“By the Saint of All Earplugs!” Placebo exclaimed, once the screen had blanked. “The K T Woo, BrianTalbot, and the Chi-Z-Sox combined would have trouble doing that. Does this Mumph guy have the faintest idea how small space ships are?”

“He’s a mud-plugging terraformer.” Folie replied. “Of course he doesn’t. What are we gonna tell him?

Placebo thought for a moment. “Tell him,” he said slowly, as his thoughts coalesced, “that we’re on our way: that we’ll discuss our ship’s physical capacity with him when we get there. Also tell him to leave a light on.”

© Paul Trevor Nolan 2021

Junior Earplug Adventures: Haunted Mars (part thirty-nine)

But shortly, when they happened upon Kyboshed, he had lowered the blinds on all the windows.

When questioned he cyber-wailed, “I can’t stand it. The Autopilot told me all about Worstworld. The thought of all those people – and whatever else there is down there – all doomed. I won’t look. You know that old adage: ‘what you can’t see can’t hurt you’? Well in my case that’s correct: if I can’t see the misery on the planet below, my psyche is left undamaged. I can just pretend that it’s not happening at all.”

The silicon life-forms smiled at this: clearly the Auto-Pilot had told only half the story…

So it fell to Folie to tell the tale of the Museum of Future Technology’s first successful star ship – Ship Number Fifteen – which (following a battle with Hyperspace Pirates) became lost in the depths of space with an unreliable anti-neutrino drive and a bunch of really bored passengers. So Captain Horatio Noseblower had the vessel put down upon the world that would be later named Worstworld…

Very quickly they discovered that the blue light of the parent star gave off too much gamma radiation…

…and that the indigenous people appeared to be at a technological level analogous to the Wild West…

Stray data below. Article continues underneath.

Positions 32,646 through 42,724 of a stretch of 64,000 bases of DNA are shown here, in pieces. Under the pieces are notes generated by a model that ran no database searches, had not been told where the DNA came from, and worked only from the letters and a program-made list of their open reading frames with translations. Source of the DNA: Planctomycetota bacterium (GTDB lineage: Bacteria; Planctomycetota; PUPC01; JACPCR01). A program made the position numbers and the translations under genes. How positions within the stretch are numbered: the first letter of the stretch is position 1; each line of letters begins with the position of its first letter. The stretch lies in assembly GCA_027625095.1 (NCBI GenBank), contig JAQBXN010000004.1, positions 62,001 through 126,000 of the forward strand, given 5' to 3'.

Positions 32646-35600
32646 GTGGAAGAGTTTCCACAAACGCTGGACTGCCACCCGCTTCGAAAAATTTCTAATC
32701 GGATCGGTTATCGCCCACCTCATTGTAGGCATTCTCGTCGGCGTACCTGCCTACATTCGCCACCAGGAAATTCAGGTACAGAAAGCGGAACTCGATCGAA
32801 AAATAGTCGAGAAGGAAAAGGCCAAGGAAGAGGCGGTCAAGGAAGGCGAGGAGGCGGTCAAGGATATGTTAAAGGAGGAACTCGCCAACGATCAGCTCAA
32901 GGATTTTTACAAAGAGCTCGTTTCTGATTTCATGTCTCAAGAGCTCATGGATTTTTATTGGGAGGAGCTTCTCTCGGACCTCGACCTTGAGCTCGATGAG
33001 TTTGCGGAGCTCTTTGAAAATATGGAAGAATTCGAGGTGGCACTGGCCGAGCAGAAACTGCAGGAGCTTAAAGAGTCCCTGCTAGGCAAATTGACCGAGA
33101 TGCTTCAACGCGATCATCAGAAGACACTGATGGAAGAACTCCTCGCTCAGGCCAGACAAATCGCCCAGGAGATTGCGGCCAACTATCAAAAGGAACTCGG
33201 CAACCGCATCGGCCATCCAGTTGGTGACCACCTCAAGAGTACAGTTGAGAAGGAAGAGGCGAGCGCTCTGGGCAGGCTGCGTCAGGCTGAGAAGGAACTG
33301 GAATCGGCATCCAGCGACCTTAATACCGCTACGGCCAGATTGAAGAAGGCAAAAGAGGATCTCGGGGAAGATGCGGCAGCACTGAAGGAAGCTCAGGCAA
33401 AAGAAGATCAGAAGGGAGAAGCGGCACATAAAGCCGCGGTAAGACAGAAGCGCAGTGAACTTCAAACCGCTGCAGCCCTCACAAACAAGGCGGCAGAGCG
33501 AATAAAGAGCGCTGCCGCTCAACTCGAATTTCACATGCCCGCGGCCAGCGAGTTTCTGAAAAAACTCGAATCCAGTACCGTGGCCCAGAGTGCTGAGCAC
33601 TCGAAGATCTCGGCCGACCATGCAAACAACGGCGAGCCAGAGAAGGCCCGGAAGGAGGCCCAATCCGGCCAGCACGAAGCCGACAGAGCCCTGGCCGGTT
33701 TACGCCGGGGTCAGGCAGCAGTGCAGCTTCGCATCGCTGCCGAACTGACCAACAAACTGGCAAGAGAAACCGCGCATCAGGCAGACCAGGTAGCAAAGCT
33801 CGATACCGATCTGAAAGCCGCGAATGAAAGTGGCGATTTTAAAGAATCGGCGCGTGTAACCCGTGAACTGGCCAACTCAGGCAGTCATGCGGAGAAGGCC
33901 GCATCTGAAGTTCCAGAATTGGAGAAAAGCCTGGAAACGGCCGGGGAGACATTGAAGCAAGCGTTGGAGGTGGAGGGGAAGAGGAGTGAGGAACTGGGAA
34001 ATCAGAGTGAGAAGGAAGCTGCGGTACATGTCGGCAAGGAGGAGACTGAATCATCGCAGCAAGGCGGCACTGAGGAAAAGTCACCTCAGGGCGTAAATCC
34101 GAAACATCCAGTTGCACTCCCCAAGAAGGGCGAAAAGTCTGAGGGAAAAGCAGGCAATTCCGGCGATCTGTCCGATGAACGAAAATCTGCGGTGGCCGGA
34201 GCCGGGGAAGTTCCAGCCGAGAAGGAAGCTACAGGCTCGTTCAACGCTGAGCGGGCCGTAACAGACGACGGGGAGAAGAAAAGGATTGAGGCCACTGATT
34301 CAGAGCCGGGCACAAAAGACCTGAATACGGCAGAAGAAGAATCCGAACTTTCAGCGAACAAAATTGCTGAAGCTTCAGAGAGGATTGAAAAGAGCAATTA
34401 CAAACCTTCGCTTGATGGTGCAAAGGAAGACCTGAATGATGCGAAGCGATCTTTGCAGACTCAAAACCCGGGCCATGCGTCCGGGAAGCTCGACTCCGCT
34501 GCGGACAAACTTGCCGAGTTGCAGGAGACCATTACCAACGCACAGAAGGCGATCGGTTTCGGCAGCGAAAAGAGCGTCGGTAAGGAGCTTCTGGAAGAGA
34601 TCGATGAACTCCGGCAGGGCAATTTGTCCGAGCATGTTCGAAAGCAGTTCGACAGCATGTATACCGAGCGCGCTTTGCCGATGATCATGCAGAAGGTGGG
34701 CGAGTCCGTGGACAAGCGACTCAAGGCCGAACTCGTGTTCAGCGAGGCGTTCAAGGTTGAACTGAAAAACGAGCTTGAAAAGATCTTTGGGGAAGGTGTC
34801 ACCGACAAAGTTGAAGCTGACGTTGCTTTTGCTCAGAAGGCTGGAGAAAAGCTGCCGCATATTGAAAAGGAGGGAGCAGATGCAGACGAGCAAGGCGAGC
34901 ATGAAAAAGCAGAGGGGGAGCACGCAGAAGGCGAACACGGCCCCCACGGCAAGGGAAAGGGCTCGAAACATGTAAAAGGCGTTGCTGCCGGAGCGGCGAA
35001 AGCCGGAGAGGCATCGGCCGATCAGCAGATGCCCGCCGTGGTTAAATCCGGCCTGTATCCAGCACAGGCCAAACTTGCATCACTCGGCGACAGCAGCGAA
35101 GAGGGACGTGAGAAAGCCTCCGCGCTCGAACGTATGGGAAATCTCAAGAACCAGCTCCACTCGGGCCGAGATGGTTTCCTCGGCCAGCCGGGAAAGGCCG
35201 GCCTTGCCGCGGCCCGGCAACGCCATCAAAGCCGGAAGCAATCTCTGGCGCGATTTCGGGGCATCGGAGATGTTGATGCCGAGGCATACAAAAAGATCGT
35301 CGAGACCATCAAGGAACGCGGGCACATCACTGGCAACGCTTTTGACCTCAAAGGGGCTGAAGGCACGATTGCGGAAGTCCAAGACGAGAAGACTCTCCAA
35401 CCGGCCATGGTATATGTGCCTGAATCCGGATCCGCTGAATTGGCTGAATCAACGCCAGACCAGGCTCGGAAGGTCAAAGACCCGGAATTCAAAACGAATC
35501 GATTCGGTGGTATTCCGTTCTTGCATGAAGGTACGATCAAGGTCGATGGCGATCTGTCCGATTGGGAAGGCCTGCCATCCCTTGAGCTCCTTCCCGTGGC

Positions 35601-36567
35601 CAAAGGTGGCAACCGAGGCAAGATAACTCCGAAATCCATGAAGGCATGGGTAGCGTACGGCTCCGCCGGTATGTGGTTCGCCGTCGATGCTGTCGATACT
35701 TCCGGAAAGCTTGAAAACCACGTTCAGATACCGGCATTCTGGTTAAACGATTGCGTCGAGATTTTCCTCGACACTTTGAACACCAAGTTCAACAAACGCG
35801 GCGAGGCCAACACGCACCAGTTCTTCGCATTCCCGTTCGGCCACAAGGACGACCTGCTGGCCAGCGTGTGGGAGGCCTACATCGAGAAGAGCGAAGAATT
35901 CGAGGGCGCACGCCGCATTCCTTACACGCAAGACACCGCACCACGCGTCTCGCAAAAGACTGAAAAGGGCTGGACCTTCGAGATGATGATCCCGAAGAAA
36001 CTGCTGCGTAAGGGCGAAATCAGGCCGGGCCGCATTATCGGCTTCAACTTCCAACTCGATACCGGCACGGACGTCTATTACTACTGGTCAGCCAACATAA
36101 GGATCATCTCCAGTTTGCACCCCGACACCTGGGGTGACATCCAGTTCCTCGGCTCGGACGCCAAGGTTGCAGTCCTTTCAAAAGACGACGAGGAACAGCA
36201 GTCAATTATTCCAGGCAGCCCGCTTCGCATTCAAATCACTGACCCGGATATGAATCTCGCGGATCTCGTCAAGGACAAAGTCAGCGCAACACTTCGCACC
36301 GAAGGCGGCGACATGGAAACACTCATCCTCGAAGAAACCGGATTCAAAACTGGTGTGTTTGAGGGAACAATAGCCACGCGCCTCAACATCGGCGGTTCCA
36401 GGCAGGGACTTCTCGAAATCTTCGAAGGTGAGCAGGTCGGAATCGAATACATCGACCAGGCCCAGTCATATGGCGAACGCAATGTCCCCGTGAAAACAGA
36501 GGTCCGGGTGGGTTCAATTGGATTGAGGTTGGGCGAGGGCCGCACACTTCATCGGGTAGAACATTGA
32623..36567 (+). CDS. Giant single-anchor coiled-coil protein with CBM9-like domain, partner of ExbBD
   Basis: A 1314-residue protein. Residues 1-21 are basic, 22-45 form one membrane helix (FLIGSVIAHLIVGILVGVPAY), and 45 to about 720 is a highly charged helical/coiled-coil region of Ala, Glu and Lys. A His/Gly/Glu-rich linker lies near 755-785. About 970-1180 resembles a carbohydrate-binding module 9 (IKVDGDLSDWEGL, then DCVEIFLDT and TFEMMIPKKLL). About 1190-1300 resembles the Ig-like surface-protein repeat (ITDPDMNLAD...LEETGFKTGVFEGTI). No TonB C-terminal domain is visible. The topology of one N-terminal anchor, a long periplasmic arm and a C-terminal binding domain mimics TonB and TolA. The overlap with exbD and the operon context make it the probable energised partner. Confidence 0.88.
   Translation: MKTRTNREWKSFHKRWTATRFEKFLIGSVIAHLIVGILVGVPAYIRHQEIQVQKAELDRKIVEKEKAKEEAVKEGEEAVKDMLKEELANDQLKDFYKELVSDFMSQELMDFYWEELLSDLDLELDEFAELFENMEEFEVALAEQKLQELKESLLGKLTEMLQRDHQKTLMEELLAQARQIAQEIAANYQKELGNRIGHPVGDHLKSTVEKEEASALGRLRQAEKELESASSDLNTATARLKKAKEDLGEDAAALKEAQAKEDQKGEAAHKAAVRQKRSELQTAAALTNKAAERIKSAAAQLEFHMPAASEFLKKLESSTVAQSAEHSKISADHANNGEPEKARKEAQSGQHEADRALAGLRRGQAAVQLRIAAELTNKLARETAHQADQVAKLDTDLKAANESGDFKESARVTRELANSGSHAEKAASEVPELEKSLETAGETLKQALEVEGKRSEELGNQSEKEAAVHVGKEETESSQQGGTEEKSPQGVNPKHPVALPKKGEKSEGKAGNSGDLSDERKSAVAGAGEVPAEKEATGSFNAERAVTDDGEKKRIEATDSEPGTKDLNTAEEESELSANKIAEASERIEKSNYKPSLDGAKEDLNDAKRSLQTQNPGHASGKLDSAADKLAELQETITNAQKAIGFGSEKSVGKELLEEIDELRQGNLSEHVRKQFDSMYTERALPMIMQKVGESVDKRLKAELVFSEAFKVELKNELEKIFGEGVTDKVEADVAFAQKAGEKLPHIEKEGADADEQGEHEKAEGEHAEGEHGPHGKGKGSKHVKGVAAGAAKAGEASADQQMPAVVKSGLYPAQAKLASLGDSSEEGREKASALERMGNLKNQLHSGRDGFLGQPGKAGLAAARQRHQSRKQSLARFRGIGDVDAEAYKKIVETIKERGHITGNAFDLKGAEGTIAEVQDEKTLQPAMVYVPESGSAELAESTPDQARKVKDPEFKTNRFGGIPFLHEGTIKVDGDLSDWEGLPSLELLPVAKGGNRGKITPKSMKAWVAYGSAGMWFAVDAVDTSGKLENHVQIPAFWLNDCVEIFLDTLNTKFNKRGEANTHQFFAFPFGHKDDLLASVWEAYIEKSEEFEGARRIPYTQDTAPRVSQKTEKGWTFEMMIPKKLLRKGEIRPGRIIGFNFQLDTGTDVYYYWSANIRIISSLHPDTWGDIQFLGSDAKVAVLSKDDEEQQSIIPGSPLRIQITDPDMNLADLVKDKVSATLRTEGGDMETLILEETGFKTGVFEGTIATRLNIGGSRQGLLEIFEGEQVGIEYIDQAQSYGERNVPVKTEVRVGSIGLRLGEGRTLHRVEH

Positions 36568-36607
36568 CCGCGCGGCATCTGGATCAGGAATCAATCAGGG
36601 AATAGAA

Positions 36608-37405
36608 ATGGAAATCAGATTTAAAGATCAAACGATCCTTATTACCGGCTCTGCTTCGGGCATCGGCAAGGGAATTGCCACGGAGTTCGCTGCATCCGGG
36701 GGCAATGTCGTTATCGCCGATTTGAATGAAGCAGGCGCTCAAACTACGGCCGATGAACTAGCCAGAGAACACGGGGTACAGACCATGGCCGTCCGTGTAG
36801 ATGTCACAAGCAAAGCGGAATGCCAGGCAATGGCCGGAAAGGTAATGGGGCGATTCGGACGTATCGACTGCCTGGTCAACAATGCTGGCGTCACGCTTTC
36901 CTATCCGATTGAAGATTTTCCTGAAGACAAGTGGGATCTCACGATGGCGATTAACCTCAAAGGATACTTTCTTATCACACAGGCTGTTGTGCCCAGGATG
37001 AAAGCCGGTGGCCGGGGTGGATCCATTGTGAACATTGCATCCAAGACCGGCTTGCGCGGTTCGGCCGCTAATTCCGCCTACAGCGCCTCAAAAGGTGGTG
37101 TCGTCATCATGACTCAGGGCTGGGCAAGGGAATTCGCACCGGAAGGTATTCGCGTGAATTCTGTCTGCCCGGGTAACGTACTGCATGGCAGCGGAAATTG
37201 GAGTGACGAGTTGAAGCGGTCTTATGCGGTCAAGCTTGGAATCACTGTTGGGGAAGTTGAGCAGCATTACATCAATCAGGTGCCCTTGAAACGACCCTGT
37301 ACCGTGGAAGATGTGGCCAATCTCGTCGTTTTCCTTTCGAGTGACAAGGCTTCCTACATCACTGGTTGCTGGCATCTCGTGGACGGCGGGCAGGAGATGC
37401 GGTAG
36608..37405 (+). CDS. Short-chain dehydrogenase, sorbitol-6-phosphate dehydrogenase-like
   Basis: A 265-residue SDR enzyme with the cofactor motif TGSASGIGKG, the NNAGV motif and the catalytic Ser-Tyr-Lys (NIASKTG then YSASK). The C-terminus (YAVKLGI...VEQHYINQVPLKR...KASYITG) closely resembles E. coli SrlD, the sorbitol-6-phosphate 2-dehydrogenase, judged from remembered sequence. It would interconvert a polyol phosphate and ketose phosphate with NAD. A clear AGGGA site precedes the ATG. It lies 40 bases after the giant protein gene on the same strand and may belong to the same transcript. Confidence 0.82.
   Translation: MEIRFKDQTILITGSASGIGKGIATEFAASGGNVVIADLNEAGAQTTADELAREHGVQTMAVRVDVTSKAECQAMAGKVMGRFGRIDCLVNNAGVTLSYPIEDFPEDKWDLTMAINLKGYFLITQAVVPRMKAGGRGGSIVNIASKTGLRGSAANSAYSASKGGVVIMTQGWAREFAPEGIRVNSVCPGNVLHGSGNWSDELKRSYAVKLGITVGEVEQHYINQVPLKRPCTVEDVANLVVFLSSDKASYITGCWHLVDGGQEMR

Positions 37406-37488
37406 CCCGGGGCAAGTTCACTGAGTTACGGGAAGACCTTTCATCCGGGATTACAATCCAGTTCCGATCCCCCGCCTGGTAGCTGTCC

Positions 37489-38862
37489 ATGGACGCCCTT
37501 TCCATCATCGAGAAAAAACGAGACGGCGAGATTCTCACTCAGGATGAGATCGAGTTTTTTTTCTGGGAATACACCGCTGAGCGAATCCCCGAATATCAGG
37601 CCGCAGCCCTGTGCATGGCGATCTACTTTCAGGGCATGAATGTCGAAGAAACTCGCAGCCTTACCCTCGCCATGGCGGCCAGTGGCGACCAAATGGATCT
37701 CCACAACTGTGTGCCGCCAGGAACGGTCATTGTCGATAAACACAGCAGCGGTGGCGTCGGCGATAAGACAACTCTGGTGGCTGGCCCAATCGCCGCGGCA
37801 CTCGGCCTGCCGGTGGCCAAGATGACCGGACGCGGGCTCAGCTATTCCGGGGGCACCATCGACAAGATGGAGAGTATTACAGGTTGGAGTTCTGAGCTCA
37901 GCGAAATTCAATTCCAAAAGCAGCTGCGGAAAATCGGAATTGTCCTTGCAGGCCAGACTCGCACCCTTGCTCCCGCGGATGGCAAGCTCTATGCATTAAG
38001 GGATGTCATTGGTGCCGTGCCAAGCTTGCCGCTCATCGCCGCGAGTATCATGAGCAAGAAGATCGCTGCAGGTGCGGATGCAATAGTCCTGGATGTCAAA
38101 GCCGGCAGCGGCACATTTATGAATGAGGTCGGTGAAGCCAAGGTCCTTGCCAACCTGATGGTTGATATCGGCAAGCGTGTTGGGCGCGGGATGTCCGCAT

But later, after lots of adventures for its crew and passengers, Ship Number Fifteen blasted back into space…

…unwittingly taking with them the entire United Stoats Seventh Cavalry and their plugmutts…

…and leaving behind (accidentally) a museum curator in the shape of Hakking Chestikoff…

….who, after meeting with a local dignitary, Busti Misenthrop, discovered an entire civilisation beneath ground, where it sheltered from the radiation and hoped to ride out the storm when the star eventually went nova…

At Hakking’s suggestion (and using blueprints of the foundered Ship Number Fourteen, which had crashed on the planet years previous), the hidden civilisation quickly designed and built a star ship of their own…

…which they named after their favourite rap artist – K T Woo. Then it was a matter of finding a crew and a captain – a role taken by the Sheriff of Busted Gut, Sinclair Brooch…

“And after it launched,” Folie finished…

…the ship became legendary. Why, even now, as I tell their story, the crew of the K T Woo are putting down a civil war amongst the End Caps. So, really, there’s no need to feel sorry for those people down there. Since the K T Woo, they’ve built a whole fleet of ships. When the star looks like it’s going terminally wonky – they’ll simply up and leave.”

“So you don’t really need that blind lowered at all.” Placebo added.

And when he raised the blind once more, Kyboshed was pleased to note that the ship had already departed the doomed system…

“Oh,” he said, “that’s alright then. Guess I’d better get back to doing a bit of Chief Engineering, and lubricate my blanch nodules or something.”

© Paul Trevor Nolan 2021

P.S The events mentioned in this episode occured in Worstworld vols 1&2.

Junior Earplug Adventures: Haunted Mars (part twenty-six)